Smart Cash Flow Habits to Keep Your Business Growing

 According to research, poor cash flow management is one of the biggest reasons small businesses fail after they’ve launched.  As an entrepreneur, good cash flow management is important to keep your company growing financially. Here are some tips to successfully manage money generated by your growing company:

Set up a cash flow forecast: Do trajectories for the next year or quarter, and update the forecast weekly. Identify when you expect to break even and establish the economic benchmarks necessary to meet along the way.

Balance customer and supplier payments: Money coming in must match or surpass money going out to save you from extended overdraft. To collect receivables (payments owed to you) timeously, ensure you have an effective debt collection system in place and incentivise early or upfront payments with manageable discounts. Invoice immediately – don’t wait until month-end – and don’t shy away from asking for partial payments upfront. In terms of payables (payments you owe), negotiate with suppliers and vendors to get good deals and extend payables when possible.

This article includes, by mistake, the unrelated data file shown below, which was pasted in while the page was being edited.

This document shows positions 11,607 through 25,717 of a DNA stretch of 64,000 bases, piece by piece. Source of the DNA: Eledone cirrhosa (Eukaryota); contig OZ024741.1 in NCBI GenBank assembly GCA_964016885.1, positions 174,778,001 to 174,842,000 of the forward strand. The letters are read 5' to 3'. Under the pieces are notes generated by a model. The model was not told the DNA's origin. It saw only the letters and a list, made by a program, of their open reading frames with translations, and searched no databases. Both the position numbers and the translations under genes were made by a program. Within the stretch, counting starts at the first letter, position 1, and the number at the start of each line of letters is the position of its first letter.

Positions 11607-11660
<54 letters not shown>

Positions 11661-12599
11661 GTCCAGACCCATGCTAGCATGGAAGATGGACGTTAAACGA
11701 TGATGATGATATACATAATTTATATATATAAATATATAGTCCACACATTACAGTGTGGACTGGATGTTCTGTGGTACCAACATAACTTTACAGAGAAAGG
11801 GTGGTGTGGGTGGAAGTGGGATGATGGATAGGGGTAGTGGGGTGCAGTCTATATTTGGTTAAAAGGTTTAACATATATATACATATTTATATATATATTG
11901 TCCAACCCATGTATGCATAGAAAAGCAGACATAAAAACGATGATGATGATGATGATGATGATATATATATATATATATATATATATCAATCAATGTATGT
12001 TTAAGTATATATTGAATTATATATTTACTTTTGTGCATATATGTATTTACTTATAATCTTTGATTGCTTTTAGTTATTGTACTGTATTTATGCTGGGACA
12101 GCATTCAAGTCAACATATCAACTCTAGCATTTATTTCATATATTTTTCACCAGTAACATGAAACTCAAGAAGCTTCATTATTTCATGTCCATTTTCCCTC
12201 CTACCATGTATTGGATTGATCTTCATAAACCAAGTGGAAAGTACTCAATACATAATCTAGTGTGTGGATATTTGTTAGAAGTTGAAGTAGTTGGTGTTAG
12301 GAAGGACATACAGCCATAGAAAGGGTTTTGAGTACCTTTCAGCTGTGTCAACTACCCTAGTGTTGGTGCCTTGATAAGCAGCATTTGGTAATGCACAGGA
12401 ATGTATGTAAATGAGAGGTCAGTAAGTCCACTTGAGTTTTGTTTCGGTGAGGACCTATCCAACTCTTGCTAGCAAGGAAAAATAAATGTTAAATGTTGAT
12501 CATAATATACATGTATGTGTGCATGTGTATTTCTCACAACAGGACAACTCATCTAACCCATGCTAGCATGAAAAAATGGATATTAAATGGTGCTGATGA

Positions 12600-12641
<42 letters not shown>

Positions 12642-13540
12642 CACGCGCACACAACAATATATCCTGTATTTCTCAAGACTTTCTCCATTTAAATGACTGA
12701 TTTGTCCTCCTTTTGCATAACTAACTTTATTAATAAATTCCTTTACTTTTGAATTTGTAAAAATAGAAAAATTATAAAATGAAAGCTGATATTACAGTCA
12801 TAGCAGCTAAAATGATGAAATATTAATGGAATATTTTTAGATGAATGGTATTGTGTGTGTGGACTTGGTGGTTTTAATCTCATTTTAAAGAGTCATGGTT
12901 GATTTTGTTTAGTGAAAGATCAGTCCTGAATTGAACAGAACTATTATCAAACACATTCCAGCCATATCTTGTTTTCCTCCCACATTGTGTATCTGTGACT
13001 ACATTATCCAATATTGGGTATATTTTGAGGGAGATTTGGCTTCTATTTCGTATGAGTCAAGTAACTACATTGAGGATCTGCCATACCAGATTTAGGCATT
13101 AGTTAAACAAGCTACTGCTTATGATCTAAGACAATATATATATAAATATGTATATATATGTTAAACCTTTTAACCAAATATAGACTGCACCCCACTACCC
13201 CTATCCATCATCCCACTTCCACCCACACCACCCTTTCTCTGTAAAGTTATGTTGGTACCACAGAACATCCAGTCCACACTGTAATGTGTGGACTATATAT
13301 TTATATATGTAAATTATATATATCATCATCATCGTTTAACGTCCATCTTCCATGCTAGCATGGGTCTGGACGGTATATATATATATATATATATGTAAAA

Be frugal: Only spend on essentials that will help achieve cash flow forecast milestones. Save in the good months – you need a cash reserve to carry you through the hard times. Keep fixed costs low – such as your rent. Lower fixed costs mean more potential profit.

Invest in local marketing: Get your business name out there to attract more clients. Then retain customers with quality goods, exceptional service and a focus on real relationship-building.

Partner with the right people: Spend a bit more if you can to hire the right staff.  Be open with your team and make cash flow management a priority for everyone. Don’t handle the financial side of the business – utilise the services of professionals such as tax experts and accountants to promote positive financial health.  Build a relationship with the financial institution you partner with and ensure they understand your business mission and financial goals.

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How to stay motivated to succeed in your business

 Running a small business means overcoming obstacles along the way. Whether it’s running out of ideas, facing financial troubles or things just not going according to plan, as an entrepreneur you are going to go through tough times. No matter what you go through, it’s important that you stay motivated as this plays a crucial role in turning things around for your business.

So, what can you do to pick yourself up and put your best business foot forward?

 1.       Remember why you started

It is important to revisit your purpose. This will get you excited about your vision and mission all over again. Often, entrepreneurs get stuck on the “what” and “how” of the business and forget the “why”. Always remember why you started your business.

2.       Set realistic goals